London architecture studio Feilden Fowles has completed a timber-framed dining hall at the University of Cambridge‘s Homerton College with a faience-tiled volume set above a pigmented-concrete colonnade.
Designed to reference the adjacent arts and crafts-style Ibberson Building and the college’s Victorian Gothic Revival buildings, the dining hall contains the main eating space along with a smaller room for eating called a buttery, kitchens and staff amenities.
The London-based studio, led by Fergus Feilden and Edmund Fowles, designed the building to replace the previous dining hall and dark, cramped and outdated kitchen facilities at Cambridge’s youngest college.
The college moved to the site in 1894 from its original home in east London and occupies several buildings that were constructed in the 1870s for Cavendish College.
“The design of the hall is symbolic of Homerton’s progressive character and bold ambitions, yet simultaneously in conversation with the rich architectural heritage of Cambridge,” said Feilden Fowles director, Edmund Fowles.
“There are echoes of the marching buttresses of King’s College Chapel, references to the Victorian Gothic Revival of Homerton’s Cavendish College buildings, and motifs of the neighbouring arts and crafts Ibberson Building,” he added.
“They combine as a marker of today’s architectural thinking, an embodiment of low-tech principles, an arts and crafts of the 21st century.”
The building is designed as a social fulcrum for the college campus, with a series of courtyards and cloisters around its perimeter creating informal spaces for meetings and chance encounters.
The ground floor plinth is constructed from pigmented concrete with columns set out on a three-metre grid that lends a rational and ordered appearance to the elevations.
The building is partially covered with green faience tiles that reference the arts and crafts movement, as well as complementing the red-brick, sandstone, lead and oxidised copper of the college’s existing buildings including the Great Hall.
Feilden Fowles worked with architectural ceramics fabricator Darwen Terracotta to develop the 3,200 tiles, which can be found on many Victorian public buildings in Britain.
“The architecture celebrates the integrity and inherent beauty of materials and craftsmanship, where ornamentation is a product of the natural beauty and imperfection of the handmade,” the architecture studio added.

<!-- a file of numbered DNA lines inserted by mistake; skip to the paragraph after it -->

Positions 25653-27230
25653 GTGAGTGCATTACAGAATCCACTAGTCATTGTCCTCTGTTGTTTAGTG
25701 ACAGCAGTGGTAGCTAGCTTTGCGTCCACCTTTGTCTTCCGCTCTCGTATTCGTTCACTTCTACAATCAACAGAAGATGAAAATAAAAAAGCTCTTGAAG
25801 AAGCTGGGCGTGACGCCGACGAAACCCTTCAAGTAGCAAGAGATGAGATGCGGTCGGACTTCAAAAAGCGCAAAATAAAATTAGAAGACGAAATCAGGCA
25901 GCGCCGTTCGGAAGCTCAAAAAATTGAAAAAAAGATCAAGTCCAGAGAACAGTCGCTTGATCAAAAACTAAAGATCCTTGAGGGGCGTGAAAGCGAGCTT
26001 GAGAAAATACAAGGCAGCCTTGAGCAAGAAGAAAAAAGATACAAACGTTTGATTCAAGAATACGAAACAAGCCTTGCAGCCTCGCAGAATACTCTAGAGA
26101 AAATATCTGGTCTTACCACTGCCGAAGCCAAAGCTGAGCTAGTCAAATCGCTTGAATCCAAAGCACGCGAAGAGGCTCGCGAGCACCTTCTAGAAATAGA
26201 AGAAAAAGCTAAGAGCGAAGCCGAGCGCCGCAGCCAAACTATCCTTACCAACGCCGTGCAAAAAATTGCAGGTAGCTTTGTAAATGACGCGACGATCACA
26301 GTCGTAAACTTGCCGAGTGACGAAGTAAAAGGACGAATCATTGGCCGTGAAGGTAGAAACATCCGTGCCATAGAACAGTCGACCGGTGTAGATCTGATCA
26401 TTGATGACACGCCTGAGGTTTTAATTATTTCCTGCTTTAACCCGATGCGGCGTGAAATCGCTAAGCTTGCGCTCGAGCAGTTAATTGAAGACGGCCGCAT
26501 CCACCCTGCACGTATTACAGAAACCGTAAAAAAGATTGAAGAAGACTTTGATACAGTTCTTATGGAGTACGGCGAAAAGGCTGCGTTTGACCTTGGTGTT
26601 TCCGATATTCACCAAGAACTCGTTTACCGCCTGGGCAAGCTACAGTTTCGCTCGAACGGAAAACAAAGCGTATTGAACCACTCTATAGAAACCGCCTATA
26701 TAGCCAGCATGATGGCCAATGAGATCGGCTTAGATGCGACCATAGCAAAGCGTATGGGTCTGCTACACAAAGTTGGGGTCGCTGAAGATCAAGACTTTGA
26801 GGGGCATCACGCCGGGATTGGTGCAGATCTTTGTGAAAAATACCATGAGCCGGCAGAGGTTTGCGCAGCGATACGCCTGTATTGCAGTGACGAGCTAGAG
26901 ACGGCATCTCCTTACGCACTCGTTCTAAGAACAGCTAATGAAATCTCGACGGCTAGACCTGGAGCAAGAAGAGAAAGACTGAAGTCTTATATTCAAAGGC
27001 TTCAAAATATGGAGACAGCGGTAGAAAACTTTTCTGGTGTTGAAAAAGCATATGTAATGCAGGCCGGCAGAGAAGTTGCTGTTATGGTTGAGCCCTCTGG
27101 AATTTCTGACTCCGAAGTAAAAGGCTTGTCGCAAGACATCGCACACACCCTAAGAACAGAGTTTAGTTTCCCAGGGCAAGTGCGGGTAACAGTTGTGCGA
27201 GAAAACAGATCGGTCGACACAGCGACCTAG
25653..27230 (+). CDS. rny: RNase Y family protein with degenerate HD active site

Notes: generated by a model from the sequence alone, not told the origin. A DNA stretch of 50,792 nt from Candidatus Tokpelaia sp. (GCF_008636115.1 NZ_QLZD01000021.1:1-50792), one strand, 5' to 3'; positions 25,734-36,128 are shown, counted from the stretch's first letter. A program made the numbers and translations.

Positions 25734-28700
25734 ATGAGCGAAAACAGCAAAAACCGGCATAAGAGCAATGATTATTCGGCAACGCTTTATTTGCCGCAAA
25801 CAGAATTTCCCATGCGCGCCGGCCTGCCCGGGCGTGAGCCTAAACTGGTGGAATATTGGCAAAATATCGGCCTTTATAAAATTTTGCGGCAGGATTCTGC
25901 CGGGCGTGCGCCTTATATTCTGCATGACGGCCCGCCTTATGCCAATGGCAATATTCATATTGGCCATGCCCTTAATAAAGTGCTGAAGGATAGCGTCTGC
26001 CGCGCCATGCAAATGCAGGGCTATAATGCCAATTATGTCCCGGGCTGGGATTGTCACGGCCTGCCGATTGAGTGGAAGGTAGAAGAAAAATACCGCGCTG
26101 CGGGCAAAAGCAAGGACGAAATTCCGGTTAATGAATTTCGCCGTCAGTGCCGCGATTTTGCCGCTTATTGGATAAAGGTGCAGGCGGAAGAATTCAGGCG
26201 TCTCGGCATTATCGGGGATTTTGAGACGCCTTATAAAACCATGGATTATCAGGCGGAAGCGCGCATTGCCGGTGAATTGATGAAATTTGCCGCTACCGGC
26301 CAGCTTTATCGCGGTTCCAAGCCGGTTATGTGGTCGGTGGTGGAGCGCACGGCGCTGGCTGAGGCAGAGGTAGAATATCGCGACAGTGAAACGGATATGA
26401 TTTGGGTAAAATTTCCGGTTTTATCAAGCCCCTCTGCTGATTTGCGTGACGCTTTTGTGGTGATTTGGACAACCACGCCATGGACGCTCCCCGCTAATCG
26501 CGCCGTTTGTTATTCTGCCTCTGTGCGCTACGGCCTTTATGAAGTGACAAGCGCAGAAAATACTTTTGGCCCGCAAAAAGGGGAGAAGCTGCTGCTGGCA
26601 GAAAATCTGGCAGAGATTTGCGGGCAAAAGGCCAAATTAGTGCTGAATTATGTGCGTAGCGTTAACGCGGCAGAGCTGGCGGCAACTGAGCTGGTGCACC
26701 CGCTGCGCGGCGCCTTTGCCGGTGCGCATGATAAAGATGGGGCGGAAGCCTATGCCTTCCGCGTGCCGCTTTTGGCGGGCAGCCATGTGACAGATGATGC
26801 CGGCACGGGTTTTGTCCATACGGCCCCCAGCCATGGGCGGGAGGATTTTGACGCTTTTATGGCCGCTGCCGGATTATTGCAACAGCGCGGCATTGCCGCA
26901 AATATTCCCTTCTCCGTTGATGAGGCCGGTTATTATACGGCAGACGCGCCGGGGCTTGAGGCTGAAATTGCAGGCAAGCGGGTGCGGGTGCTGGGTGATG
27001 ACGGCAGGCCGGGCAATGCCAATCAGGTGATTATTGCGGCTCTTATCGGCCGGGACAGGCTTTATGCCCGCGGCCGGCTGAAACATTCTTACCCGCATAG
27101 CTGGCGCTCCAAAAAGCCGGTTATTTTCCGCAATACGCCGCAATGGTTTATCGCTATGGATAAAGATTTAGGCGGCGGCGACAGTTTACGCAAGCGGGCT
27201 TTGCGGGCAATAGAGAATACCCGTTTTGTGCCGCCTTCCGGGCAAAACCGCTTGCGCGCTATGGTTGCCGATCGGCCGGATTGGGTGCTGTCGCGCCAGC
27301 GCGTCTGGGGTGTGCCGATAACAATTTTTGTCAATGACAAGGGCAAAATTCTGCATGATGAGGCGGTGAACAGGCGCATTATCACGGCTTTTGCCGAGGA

“It also embraces new methods of construction and engineering technologies of today, such as the use of parametric modelling to develop the faience facade – an arts and crafts of the 21st century.”
The primary internal space is a bright and airy dining hall that recalls traditional ceremonial halls and transforms at night into a dramatic events space with a capacity for up to 336.
The exposed structure comprises a sweet-chestnut laminated-timber frame and butterfly trusses intended to evoke traditional collegiate halls.
The valley-shaped roof provides a modern twist, while details such as the dowelled joints showcase the traditional methods used to erect the prefabricated framework.
Large openings lining the hall at ground-floor level provide a visual connection to the adjacent trees and a meadow on the southern side, while clerestory windows on both sides allows daylight to pour in from above.
The buttery seats up to 60 and serves as a more informal cafe where students can meet to socialise. Quiet study spaces are tucked away on a balcony looking onto the grounds.
Improved back-of-house spaces including kitchens and staff facilities are linked to the dining areas by efficient and functional circulation connections.
These buildings are clad externally with red brick to reference the nearby Ibberson Building. Their offset forms ensure staff benefit from abundant daylight and views to the newly formed western courtyard.
Feilden Fowles was established in 2009 and has gained a reputation for creating buildings that translate historic, cultural or vernacular references into modern schemes featuring bold and expressive structural solutions.
The studio’s previous completed projects include the addition of a red sandstone pavilion at the entrance to Carlisle Cathedral and a visitor centre featuring pigmented concrete walls for the Yorkshire Sculpture Park.
The photography is by David Grandorge unless stated. Main image is by Jim Stephenson
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